• 1969 - ARP 2002 Almost identical to the ARP 2500, except that the upper switch matrix had 10 buses instead of 20.
  • 1970 - ARP 2500 (large and complex analog modular synthesizer, patched with a switch matrix, noted for its reliable tuning compared to competitors Moog and Buchla)
Pro/DGX
Soloist
  • 1970 - ARP Soloist (small, portable, monophonic preset, aftertouch sensitive synthesizer)
  • 1971 - ARP 2600 (smaller, more portable analog semi-modular synthesizer, pre-patched and patchable with cables)
  • 1972 - ARP Odyssey (pre-patched analog duophonic synthesizer, a truly portable performance instrument, a competitor of the Minimoog); former Deep Purple keyboardist, the late Jon Lord, played an ARP Odyssey.
  • 1972 - ARP Pro Soloist (small, portable, monophonic preset, aftertouch sensitive synthesizer - updated version of Soloist)
String Synthesizer
String Ensemble
Omni (rev.2)
Omni (rev.1)
  • 1975 - ARP Omni (polyphonic string synthesizer with rudimentary polyphonic synthesizer functions)
Solus
Axxe
  • 1975 - ARP Axxe (pre-patched single oscillator analog synthesizer)
  • 1975 - ARP String Synthesizer (a combination of the String Ensemble and the Explorer)
  • 1977 - ARP Pro/DGX (small, portable, monophonic preset, aftertouch sensitive synthesizer - updated version of Pro Soloist)
  • 1977 - ARP Omni-2 (polyphonic string synthesizer with rudimentary polyphonic synthesizer functions - updated version of Omni)
  • 1977 - ARP Avatar (an Odyssey module fitted with a guitar pitch controller)
  • 1978 - ARP Quadra (4 microprocessor-controlled analog synthesizers in one)
  • 1979 - ARP Sequencer (analog music sequencer)
  • 1979 - ARP Quartet (polyphonic orchestral synthesiser not manufacted by ARP - just bought in from Siel and rebadged )
  • 1980 - ARP Solus (pre-patched analog monophonic synthesizer)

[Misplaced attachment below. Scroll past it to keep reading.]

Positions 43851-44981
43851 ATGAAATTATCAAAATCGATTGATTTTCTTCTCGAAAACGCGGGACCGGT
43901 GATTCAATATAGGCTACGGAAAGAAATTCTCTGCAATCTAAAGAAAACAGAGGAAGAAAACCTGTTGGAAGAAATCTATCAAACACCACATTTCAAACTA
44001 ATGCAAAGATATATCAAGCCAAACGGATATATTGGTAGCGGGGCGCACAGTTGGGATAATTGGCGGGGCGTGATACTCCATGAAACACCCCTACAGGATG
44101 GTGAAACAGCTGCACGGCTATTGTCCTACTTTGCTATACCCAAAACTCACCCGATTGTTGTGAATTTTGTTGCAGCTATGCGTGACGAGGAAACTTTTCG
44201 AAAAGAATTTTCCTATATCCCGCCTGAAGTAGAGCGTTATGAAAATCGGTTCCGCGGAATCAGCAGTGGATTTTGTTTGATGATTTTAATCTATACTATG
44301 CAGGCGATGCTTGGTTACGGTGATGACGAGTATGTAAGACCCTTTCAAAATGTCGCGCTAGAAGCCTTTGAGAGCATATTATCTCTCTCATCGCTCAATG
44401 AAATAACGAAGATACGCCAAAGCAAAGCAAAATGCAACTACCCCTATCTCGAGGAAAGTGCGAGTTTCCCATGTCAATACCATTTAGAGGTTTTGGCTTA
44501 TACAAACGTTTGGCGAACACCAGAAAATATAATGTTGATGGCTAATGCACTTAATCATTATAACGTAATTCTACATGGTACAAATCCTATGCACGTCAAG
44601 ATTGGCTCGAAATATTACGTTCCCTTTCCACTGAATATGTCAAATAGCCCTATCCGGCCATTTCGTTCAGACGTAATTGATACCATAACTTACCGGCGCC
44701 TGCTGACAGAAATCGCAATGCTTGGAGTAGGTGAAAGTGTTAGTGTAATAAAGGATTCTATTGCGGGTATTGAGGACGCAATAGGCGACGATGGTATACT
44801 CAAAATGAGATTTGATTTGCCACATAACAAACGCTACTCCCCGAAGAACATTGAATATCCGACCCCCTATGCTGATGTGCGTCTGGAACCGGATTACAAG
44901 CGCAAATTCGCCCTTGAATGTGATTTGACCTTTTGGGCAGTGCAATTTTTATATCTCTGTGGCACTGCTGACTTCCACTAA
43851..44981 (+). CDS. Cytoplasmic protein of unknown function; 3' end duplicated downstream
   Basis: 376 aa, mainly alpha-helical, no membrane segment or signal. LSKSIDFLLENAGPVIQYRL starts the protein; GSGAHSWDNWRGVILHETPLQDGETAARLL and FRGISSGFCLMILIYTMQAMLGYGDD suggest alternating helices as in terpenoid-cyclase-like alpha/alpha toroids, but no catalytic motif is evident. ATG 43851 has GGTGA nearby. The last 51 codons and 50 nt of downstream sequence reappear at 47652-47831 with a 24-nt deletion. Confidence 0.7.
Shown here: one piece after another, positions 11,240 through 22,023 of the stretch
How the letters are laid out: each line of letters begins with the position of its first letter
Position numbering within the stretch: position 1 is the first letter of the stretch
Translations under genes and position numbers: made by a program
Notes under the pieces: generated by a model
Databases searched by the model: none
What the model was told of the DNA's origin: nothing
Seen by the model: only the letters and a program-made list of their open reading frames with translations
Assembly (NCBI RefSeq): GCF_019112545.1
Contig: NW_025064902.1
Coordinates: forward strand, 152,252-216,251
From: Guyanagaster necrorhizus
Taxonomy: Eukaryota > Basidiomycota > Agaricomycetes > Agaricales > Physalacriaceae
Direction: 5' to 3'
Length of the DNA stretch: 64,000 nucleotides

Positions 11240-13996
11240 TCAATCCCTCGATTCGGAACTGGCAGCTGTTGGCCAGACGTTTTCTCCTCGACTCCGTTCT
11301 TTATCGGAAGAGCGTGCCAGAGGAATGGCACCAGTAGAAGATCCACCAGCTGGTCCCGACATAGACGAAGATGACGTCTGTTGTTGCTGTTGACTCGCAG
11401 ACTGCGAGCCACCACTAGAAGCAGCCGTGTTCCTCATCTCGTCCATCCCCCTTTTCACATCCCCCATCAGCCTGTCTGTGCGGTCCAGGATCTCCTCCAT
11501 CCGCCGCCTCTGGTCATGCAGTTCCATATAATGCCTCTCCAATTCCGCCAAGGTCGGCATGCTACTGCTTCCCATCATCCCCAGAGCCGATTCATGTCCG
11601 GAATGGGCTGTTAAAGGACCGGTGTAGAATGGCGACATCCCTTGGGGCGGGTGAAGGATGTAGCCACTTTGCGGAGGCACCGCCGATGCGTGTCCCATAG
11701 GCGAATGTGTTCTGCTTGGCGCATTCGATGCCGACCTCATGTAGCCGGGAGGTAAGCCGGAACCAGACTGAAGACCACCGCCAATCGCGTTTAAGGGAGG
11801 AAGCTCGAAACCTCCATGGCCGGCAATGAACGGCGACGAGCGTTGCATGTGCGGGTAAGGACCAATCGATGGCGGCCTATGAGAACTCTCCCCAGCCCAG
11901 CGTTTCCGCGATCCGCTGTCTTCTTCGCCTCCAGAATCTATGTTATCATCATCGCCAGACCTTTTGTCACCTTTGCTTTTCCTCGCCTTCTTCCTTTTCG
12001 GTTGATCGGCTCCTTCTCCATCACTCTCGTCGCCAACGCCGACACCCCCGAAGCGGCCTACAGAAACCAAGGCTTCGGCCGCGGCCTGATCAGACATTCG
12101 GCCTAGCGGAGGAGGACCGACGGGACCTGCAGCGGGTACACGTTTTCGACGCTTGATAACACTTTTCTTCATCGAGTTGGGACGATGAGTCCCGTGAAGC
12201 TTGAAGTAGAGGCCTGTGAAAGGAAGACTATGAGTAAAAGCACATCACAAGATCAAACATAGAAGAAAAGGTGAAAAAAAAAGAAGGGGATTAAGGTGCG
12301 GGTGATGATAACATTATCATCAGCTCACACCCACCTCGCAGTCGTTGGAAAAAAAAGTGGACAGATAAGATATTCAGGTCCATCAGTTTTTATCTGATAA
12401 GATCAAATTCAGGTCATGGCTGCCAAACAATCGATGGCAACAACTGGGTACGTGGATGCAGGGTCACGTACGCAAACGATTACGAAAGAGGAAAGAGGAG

• 1981 - ARP Chroma (microprocessor controlled analog polyphonic synthesizer - sold to CBS/Rhodes when ARP closed)

Notable clients[edit]

Some notable ARP users and endorsers include:

References[edit]

  1. ^ Russ, Martin (2012). Sound Synthesis and Sampling (revised 3 ed.). Taylor & Francis. pp. 383, 388. ISBN 9781136122132.  (See also p. 149 of previous edition)
  2. ^ "Korg Announces the development of the ARP Odyssey synthesizer". Korg. Retrieved 17 February 2014. 
  3. ^ a b c d e f g "CLOSE ENCOUNTERS OF THE ARP KIND". soundonsound.com. August 1996. Retrieved 3 August 2010. 
  4. ^ "Korg Oasys: On Tour with Tony Banks and Genesis". dv247.com. Retrieved 3 August 2010. 
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  18. ^ a b c d Holmes, Thom (2008). Electronic and Experimental Music: Technology, Music, and Culture. Routledge. p. 247. ISBN 0-415-95782-6. 
  19. ^ Rideout, Ernie (2008). Keyboard Presents the Best of the 80's. Backbeat. p. 69. ISBN 0-87930-930-X. 
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  28. ^ [1]
  29. ^ Dann, Jonathan. "Anthony Phillips FAQ". Retrieved 15 December 2012. 
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  33. ^ Future music, Issues 113-117. Larpress. 2001. p. 104. 
  34. ^ Justin Kleinfeld (April 1, 2004). "Skinny Puppy on recording and producing The Greater Wrong of the Right". Electronic Musician Magazine. Retrieved 3 August 2010. 
  35. ^ YouTube video of Pete Townshend demonstrating it
  36. ^ "Joe Walsh - Barnstorm (Vinyl, LP, Album) at Discogs". discogs.com. Retrieved 3 August 2010. 
  37. ^ Vail, Mark (2000). Vintage Synthesizers: Pioneering Designers, Groundbreaking Instruments, Collecting Tips, Mutants of Technology. Miller Freeman Books. p. 125. ISBN 0-87930-603-3. 
  38. ^ Baraka, Imamu (1976). "Weather Report". Down Beat Magazine 43: 46. 
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External links[edit]